Does technology fundamentally change the way we interact with each other, and organise politically?

Beautifully demonstrated by this video, swarm theory is an idea from biology that proposes that large groups can solve complex problems very efficiently by communicating in the right way. For instance, ant colonies can quickly find the richest food source, bees choose a new hive or birds fly in exhilarating patterns like the starlings above.

Individual ants or starlings don’t have to understand the big picture: they follow simple instructions based on information communicated by their peers. And yet collectively, they are able to perform tasks of stunning complexity.

So what does this mean for union and political organising? Can swarm theory be applied to human attempts to change the world? Humans are a lot more complex than ants, and we have competing stimuli pulling us in different directions. We also have the ability to understand and communicate the bigger picture, to develop a collective vision. And when people act in unison, we’re capable of incredible creativity.


Can new technology create a collective intelligence that we can tap into?

The practice of crowdsourcing ideas is well established on twitter and other online communities: twitter users often already refer to the medium, half-ironically, as Hivemind – as in “Hey, Hivemind – what can we do about X?”

Swarm theory looks at how action can be organised through the Hivemind. It’s explained well by Rick Falkvinge, founder of the Swedish Pirate Party: A swarm

“…is a scaffolding set up by a few individuals that enable tens of thousands of people to cooperate on a common goal in their life. These tens of thousands are usually vastly diverse and come from all walks of life, but share one common goal. The scaffolding set up by one or a few individuals allow these thousands of people to form a Swarm around it and start changing the world together.”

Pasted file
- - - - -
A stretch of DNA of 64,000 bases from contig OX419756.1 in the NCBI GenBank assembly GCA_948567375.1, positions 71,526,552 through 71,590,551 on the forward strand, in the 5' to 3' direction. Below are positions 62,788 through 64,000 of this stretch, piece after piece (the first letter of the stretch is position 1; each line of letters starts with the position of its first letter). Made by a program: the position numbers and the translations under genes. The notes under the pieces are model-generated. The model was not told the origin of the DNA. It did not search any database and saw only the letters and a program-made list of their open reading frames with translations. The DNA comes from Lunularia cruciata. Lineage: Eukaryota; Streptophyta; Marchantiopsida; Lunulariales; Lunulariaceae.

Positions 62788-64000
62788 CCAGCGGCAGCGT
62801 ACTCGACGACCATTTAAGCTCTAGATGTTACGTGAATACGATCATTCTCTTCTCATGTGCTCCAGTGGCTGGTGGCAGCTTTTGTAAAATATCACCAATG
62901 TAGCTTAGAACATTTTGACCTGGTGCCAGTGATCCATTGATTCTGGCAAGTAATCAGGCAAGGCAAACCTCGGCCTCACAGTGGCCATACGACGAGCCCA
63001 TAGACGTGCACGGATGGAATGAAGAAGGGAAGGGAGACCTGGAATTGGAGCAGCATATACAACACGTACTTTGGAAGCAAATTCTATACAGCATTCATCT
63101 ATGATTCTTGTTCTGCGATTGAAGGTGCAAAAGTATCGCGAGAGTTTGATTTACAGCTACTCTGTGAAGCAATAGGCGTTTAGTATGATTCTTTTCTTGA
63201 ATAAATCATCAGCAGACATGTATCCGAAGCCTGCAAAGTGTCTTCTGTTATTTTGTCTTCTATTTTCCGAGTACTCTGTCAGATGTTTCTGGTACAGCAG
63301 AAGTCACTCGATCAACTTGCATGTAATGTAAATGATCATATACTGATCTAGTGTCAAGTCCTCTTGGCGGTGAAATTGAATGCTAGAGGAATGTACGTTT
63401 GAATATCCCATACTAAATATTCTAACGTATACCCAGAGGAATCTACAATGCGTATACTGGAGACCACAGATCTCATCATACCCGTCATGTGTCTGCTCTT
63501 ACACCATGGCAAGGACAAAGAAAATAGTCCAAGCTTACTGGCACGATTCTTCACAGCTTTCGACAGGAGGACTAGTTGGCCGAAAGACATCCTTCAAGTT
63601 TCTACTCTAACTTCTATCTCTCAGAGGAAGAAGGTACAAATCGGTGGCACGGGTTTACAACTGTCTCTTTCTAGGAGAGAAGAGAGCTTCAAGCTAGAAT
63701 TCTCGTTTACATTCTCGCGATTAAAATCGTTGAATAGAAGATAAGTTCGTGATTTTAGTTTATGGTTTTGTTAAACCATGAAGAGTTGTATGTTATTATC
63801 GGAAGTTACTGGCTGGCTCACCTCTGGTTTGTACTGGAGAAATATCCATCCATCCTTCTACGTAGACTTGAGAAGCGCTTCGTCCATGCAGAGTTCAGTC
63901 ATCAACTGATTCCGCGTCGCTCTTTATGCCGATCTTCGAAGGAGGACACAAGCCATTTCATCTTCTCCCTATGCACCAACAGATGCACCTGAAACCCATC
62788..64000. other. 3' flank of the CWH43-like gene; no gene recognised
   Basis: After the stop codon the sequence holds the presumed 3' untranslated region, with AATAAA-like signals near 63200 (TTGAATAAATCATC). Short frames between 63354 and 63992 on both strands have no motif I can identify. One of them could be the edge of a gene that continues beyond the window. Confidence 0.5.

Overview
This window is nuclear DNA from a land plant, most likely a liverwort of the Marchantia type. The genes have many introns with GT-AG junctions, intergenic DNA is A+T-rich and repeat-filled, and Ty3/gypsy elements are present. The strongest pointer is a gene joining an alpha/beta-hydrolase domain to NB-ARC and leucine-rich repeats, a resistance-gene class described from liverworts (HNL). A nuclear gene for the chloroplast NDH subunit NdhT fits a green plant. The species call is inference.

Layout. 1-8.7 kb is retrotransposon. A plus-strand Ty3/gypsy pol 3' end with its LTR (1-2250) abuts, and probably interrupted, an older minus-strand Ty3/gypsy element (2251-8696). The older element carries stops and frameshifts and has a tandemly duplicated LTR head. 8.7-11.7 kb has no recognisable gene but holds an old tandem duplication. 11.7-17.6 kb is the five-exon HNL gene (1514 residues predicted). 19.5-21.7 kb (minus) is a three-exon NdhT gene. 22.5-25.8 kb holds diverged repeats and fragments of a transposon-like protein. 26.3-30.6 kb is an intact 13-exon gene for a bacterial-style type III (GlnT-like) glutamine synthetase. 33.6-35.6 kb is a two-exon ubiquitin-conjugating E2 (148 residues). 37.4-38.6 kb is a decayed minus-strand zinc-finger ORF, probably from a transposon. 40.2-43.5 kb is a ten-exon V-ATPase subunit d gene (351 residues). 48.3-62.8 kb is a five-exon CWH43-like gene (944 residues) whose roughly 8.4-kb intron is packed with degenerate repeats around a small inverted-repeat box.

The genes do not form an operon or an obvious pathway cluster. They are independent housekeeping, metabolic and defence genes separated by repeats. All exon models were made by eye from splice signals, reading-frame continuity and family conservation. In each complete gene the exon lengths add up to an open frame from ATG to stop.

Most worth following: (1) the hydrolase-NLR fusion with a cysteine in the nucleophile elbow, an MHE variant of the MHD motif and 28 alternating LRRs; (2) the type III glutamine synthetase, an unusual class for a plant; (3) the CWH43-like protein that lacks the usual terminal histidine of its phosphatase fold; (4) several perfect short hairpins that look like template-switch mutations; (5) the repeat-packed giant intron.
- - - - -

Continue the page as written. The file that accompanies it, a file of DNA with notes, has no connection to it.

The scaffolding provides the vision, and suggestions of actions to take to realise it. By creating a compelling vision, and giving people accessible ways to get involved in achieving it, activists can create a “swarm” of activity that reaches far beyond their traditional base. For this to work, the vision has to be an inclusive one – which is why it is very important for political activists to spend time developing and articulating positive alternatives, instead of just focusing on the negativity of the status quo.

A good example of a swarm that worked was the activity that lead to the closure of the News of the World newspaper in 2011: the “scaffolding” was provided by the journalism of Nick Davies and the work of Tom Watson MP, the mechanism was twitter. Twitter users bombarded News of the World advertisers, demanding that they withdraw their advertising. Many did, and News International was forced to sacrifice its highly successful but now thoroughly toxic brand. This is just one of many examples in what has become common practice.

More recently, there has been a massive swarm around the low wage workers’ movement in the US, with a particular focus on the need to raise the minimum wage. The vision is simple, and compelling: the economy needs to work for everyone. No one who works should live in poverty. And well-paid workers boost the local economy by spending their income where they live. The campaign is ambitious, too: it’s aiming for a $15 minimum wage, which would be a dramatic increase of 67%.

Of course this has corporate lobbyists spluttering into their skinny lattes, but the message is hitting home, and being spread virally through social media. The campaign has real momentum, and the argument is being won. And the wage is rising: SeaTac in Washington State became the first city to implement the $15 wage. Even if the campaign doesn’t achieve its goal of a $15 federal minimum wage, it’s certainly resulting in better pay for a lot of workers.

The campaign is backed by the mainstream unions, in particular the UFCW and SEIU, but it’s reaching far beyond labour’s traditional constituency.



Rhizomes versus trees

This is backed by the philosophical idea of the rhizome versus the tree as a dynamic organising structure. The tree represents the traditional hierarchical organisational form that our society is familiar with: best exemplified by the military, with the generals at the top and various layers of command all the way down to the foot soldiers at the bottom, this form is common in government, business and across society – including in trade unions, which often structurally mirror the organisations they were formed to challenge.

The idea of the rhizome was first developed by philosophers Deleuze and Guattari in their book A Thousand Plateaus. It’s a complex work, but its central idea is that a more dynamic and organic model for organising people is the rhizome.

A rhizome is a plant structure that sends out horizontal shoots that connect to other nodes. If it is broken up, each node can form a new plant.